Worn before a UEFA Cup tie against QPR at Loftus Road, this blue tracksuit top with white trim features the team name emblazoned across the back in a Basque-style font. Note how the printer failed to leave sufficient room to fit in the A and N - a sign of true quality befitting of a team capable of winning the Czechoslovakian First Division.

Seen any fine examples of retro tracksuit design? Tell us all about them by dropping us a line at admin [at] thefootballattic [dot] com.

Thursday, 27 September 2012

Panini: Got, Got, AAAARGH!

Panini is great, we all know this. What we also know is that Panini, especially in the football sticker world, have produced some truly bizarre moments. I recently purchased the World Cup & Euro Sticker Collections, which bring together all the Panini albums for the World Cup and Euro tournaments since 1970. This has given me a chance to not only relive some of the albums I collected at the time, but also to have an insight into albums I'd not seen before. And oh boy, what a treasure trove of weirdness and sheer crud they be!

So come with me now on a journey into Panini's dark side... and thanks to David Hill for the inspiration for the title.

Wednesday, 26 September 2012

Panini: Espana 82

Of all the Panini World Cup albums, this one will always have a special place in my heart because it was the first one I ever collected as a child. Chances are I got my album as a free giveaway with Shoot! magazine (so many Panini albums were back then), after which the lure of the accompanying green sticker packets became too much for me to bear. So what was Panini’s Espana 82 sticker album like?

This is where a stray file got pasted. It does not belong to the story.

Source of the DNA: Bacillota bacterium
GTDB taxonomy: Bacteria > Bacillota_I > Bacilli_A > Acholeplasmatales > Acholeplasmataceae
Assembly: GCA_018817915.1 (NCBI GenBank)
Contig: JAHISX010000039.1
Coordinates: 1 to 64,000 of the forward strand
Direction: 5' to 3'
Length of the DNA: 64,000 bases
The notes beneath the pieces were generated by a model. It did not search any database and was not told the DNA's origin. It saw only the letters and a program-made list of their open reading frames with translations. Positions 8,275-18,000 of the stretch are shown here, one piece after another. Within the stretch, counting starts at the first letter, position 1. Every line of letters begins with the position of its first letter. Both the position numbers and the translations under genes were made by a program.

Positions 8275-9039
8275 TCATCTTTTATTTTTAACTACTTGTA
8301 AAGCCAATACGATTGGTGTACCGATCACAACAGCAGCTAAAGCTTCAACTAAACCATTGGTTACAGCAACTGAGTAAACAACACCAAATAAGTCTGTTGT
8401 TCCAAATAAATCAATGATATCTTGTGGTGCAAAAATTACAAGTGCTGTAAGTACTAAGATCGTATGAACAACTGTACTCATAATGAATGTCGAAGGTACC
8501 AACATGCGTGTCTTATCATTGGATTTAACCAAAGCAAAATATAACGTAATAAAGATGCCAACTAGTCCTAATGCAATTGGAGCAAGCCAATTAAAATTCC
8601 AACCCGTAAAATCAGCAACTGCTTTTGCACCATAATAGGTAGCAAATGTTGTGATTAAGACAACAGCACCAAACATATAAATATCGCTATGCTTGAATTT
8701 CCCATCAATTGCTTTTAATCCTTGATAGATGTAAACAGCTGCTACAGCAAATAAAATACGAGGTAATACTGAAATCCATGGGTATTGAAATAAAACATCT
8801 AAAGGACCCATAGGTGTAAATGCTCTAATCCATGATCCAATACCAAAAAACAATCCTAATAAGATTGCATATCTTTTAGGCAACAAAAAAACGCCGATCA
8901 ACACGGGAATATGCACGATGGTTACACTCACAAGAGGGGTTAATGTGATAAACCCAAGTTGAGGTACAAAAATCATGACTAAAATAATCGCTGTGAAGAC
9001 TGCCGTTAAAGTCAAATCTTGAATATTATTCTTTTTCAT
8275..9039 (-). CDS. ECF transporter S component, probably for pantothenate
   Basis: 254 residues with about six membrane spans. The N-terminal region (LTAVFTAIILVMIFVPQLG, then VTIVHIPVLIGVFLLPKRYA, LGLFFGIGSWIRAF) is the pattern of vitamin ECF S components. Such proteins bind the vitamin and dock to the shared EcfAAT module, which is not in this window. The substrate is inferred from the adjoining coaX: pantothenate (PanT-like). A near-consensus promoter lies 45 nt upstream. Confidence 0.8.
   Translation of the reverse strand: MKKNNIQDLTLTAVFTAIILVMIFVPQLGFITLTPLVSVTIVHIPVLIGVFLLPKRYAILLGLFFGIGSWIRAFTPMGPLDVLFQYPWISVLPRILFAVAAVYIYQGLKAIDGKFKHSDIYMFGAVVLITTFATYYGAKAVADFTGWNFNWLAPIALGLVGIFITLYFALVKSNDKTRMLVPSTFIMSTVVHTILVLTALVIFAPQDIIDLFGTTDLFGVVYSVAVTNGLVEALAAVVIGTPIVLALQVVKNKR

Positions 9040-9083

Front cover

It was often thought that nothing could beat the image of a football player on the front of a book or magazine to truly encapsulate the exciting nature of the thing. That was certainly the case here and an artist was commissioned to paint just such a player, but to ensure neutrality the he was shown wearing a kit of yellow and red because, let’s face it, no-one in their right mind plays in yellow and red.

Dribbling across the mainland of host nation Spain like a giant, it’s pleasing to observe the English flag featuring among those of all the participating nations rather than the flag of Great Britain which was so often used in lazy fashion by graphic designers for years and years. Aside from the multitude of national identities, the logo and mascot of the 1982 World Cup flanked the left margin below the album’s title, proudly displayed in white on that vivid pine green background.

Monday, 24 September 2012

Match Magazine - August 30th 1997

1997 might not seem all that distant (to some of us anyway), but as you'll see in this excellent guest article from Luke constable of the awesomely named Ruud Gullit Sitting On A Shed (@RGSOAS), going back just 15 years, football still looks very different...

p.s. I've just found out where the name comes from... 

In August 1997 I was just starting secondary school. I would spend that summer mourning the loss of my junior school life, trying on ill-fitting blazers, and buying Match magazine every week.

A recent spring-clean unearthed a copy of the magazine dated August 30, 1997, and I have since been transfixed by its pages. Littered with nostalgic references, each turned page wafted the smell of pubescent hormones as it seized me with the inverse effect of Marty McFly's Gray's Sports Almanac from Back To The Future 2.

Hundreds of pounds' worth of hard-earned pocket money was spent on this magazine by my 9-14-year-old self, but every penny was worth it. I would read each one cover to cover, even forcing my impressionable eyes through the rigours of such dull features as 'Chris Armstrong's Secret Diary'.

Share my experience as the memories dazzle my retinas and scorch my fingertips. Come sit awhile as I read to you, and laugh at pictures that have dated horribly, much like Premiership footballers have after first discovering what Rohypnol is…